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I blame the cover for being simultaneously excited and wary for this one. It’s gorgeous, (though Aelyx couldn’t look less like his book description,) but it looks really romance-y. I love a good romance, but with a cover that’s practically begging for phrases like “literally star-crossed”, I was worried the melodrama was going to be exceptionally high, to the detriment of other plot elements. Fortunately, Alienated has space opera tendencies, but it’s also funny, intriguing, and well paced. Because most of the novel takes place on Earth, we’re able to be introduced to the more fantastical elements a bit at a time, without a ton of infodumping. The romance grows and feels natural, if a bit too intense at the end. In all, I’m happy to say my last read of 2013 was one of my favorites.
Cara Sweeney is an overachiever to the extreme and isn’t afraid to get a little ruthless to stay on top. This endears her to the recently discovered L’eihr race, aliens that, while being genetically identical to humans, have far out evolved us through heavy selective breeding. The L’eihr are hopeful that an exchange program between a few select students will be just the ticket to a full on Earth alliance. And that’s where Aelyx comes in.
As one of three L’eihr clones sent to Earth, Aelyx will live with Cara and attend her high school, (even though it’s staggeringly below his education level.) In exchange, Cara will spend the following year in space, learning about the L’eihr culture. Hopefully, though cultural exchange, the dissenters will see there’s nothing to fear from each other and Earth will get the desperately needed alien tech, (they generously gave us the cure to cancer for free,) and the L’eihr will…well that is the mystery as to what our alien big brothers could possibly need from us. Aelyx isn’t too interested in puny humans and is immediately up to something tricksy, which is just fine with Cara, who could do without his smug arrogance. Unfortunately, not all Earthlings favor an intergalactic alliance and they make their presence increasingly known over the course of the book. Cara underestimates humanity’s ability to hate and soon finds herself a social pariah and victim of increasingly violent threats. Bonding together as outcasts, she and Aelyx realize there’s a lot to admire about the other and they become friends, and more, in the face of bigotry.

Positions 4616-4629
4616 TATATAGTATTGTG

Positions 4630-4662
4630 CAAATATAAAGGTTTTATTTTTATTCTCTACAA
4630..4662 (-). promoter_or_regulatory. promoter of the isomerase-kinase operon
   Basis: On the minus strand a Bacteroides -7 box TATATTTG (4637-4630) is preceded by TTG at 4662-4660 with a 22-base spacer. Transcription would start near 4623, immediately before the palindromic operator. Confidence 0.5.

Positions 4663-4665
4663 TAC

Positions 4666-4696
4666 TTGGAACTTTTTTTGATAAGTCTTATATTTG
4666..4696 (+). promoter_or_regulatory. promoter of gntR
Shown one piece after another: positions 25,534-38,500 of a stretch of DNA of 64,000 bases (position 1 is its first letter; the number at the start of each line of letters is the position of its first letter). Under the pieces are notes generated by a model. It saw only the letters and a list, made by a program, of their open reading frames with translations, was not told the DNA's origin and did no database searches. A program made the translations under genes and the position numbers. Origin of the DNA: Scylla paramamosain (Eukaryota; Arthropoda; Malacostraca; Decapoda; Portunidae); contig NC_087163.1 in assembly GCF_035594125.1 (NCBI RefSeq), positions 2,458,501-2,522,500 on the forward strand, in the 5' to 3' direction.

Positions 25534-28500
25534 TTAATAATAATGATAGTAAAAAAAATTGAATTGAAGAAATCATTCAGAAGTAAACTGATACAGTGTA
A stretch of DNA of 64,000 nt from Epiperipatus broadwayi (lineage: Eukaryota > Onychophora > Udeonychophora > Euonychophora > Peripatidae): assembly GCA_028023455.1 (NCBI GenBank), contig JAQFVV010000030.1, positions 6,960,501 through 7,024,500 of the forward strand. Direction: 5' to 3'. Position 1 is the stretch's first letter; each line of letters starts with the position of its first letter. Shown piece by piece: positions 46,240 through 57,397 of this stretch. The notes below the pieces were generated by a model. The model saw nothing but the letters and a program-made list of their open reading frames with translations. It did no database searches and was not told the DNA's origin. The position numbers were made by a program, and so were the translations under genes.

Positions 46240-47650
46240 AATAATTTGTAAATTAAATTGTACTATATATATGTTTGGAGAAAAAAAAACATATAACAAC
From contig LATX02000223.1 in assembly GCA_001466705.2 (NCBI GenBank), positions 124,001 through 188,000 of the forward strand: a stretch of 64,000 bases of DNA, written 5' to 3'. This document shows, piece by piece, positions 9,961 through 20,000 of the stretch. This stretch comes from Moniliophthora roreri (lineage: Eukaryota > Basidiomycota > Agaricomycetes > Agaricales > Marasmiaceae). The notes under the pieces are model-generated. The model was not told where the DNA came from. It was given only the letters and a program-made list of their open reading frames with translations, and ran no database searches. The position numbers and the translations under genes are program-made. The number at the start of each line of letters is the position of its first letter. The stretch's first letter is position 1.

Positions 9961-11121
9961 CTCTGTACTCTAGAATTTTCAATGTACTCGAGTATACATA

Alienated has some genuinely funny moments, mostly revolving around Aelyx adapting to life on Earth. Googling kissing to find out why humans are so obsessed with the topic? Inspired. However, it’s darker and deals more with the nature of humanity than expected. I found that to be a good thing, but not everyone will agree. HALO, the anti-L’eihr group, harkens back to many other hate groups in history and the story has a lot of parallels to the civil rights movement. It’s not my favorite story telling tool; it can feel trivializing of the very real struggle against actual, real-life hate groups. Its not deployed badly here, but I wish there had been another way to illustrate the point that L’eihr are feared without the (fictionalized) Westboro Baptist Church showing up.
While the worldbuilding isn’t the most inspiring in sci-fi, the L’eihr are a pretty standard advanced civilization, I thought the ideas all came together well. Character wise, I liked that Cara got a little ruthless. That she suffered a lot of heartbreak and got mad about it. She’s a really good friend and very sensitive to Aelyx being in a new environment, but there’s selfishness in her desire to make him comfortable. In other words, she’s pretty well rounded and realistic for a teenager. She may lose herself a bit in love, but she rallies for the big climax. And Aelyx is pretty dreamy.
A little funny, a little thought provoking. A little romance, a little action. Alienated is a treat and a new series that I’m very excited to continue.